Energy: Sources and Uses in the Body


    

Rightly defined as the ability to do work, energy is very important in all biological processes carried out by the human body. Every task in the body from respiration to digestion requires a certain amount of energy to be initiated and completed. Energy is important in every human activity, both internal and external. The major function of food in the human body is to supply the necessary amount of energy required to carry out all metabolic processes.

Use-your-bodyNatural energy can be derived from food sources such as carbohydrates, fats, proteins, and minerals contained in the food we eat. Fat is the most concentrated of all listed food sources of energy. Fat is known to provide twice the amount of energy provided to the body by the same quantity of carbohydrate and protein.




Energy Flow in the Biosphere

All cellular chemical processes are called metabolism. The degradation or breakdown of very complex organic molecules to produce simple molecules and give up energy is known as catabolism. The total biosynthetic processes that lead to the production of large complex molecules from simple molecules are known as anabolism.

Anabolic processes need energy to be completed because work is being done to create order. Both catabolism and anabolism naturally occur concurrently because the energy required for anabolism is made available through catabolism.

The energy from the sun is utilized by plants in a process known as photosynthesis to manufacture larger molecules from smaller ones. Animals and humans, however use these plants for food. The larger molecules are subsequently catabolized to make energy available.

Uses of Energy in the body cells

The importance of energy in the body and cells are varied. All mechanical works carried out in the body require energy. These mechanical works involve change in orientation or location of a particular body part of the cell itself. A good example is the energy used during muscle contraction.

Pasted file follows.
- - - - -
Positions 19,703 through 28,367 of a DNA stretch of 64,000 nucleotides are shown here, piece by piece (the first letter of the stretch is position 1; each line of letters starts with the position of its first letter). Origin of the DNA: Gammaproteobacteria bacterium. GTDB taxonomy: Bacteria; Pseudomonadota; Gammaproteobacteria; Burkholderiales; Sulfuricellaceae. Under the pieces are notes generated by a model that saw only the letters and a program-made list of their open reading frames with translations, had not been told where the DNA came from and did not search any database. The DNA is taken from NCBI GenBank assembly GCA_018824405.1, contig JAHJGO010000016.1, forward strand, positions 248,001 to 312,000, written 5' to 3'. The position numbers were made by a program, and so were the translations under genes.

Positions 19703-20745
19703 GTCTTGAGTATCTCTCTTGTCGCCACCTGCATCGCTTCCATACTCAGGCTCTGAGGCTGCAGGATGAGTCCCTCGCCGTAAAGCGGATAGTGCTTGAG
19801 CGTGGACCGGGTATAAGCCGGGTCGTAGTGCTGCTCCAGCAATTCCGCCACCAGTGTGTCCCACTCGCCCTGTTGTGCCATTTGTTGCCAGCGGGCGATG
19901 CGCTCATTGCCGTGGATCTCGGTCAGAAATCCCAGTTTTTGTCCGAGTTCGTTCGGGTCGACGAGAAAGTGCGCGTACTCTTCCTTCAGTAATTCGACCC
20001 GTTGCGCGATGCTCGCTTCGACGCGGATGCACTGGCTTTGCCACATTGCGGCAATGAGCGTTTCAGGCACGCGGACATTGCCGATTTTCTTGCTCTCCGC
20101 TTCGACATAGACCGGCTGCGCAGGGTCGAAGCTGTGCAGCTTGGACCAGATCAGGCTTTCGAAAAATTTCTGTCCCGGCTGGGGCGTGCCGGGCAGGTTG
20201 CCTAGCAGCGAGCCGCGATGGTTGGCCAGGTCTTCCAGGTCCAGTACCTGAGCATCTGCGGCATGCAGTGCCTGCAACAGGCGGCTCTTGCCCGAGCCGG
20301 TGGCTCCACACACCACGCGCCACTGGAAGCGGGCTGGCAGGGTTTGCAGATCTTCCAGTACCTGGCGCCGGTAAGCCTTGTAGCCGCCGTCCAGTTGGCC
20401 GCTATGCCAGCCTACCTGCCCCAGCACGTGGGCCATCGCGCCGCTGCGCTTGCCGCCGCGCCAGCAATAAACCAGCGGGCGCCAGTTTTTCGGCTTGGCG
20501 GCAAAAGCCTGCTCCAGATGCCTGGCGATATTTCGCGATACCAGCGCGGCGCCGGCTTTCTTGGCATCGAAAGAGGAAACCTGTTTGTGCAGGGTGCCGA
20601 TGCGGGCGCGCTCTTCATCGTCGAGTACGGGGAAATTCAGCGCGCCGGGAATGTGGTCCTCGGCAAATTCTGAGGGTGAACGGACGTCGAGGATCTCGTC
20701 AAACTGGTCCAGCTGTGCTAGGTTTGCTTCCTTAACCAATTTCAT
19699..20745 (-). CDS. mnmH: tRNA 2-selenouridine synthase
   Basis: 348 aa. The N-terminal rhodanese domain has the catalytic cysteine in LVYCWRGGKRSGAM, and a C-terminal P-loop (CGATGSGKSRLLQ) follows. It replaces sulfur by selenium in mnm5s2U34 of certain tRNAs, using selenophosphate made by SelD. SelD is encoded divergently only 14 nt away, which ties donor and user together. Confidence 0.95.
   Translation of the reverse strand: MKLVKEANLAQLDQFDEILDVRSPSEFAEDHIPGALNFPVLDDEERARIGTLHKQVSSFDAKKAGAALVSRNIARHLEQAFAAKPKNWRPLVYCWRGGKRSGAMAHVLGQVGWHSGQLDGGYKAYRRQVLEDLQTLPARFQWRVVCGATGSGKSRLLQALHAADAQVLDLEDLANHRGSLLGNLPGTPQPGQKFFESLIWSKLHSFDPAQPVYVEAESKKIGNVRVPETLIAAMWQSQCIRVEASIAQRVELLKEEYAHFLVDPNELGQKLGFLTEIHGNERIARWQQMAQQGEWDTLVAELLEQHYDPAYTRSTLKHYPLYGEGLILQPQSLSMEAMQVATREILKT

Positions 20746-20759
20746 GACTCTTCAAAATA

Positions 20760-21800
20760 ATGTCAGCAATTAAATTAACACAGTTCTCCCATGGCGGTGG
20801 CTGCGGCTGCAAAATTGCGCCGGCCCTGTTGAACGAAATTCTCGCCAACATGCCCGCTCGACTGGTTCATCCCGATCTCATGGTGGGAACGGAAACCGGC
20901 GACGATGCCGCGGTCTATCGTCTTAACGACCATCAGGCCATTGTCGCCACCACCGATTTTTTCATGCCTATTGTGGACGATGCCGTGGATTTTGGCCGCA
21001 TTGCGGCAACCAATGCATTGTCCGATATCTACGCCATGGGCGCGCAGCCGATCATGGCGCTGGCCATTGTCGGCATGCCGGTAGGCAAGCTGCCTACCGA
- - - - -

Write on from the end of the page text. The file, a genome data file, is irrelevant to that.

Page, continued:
Energy-system-basics

Transportation of molecules within the cells equally requires some amount of energy. When molecules are moved from areas of higher concentration to areas of lower concentrations, energy is always required because this movement is not the normal movement of molecules in the body. A good example is the movement of nutrients into the cells and the movement of waste materials out of the cell.

Energy is also needed for synthesizing complex biochemical molecules. Biosynthesis is all about forming many new molecules from simpler ones. New cells are produced both during active growth periods and in existing structures to replace and repair damaged molecules. From all these, it can be seen that energy is very vital to the day-to-day functioning of our entire body system. This great role that energy plays in the smooth running of all body activities makes a very vital part of our natural well-being.

Without adequate amount of energy, most organs in the body will shut down, which will lead to death. Eating the right energy-giving foods will ensure the body gets all the energy it needs to remain active and functional all day long.


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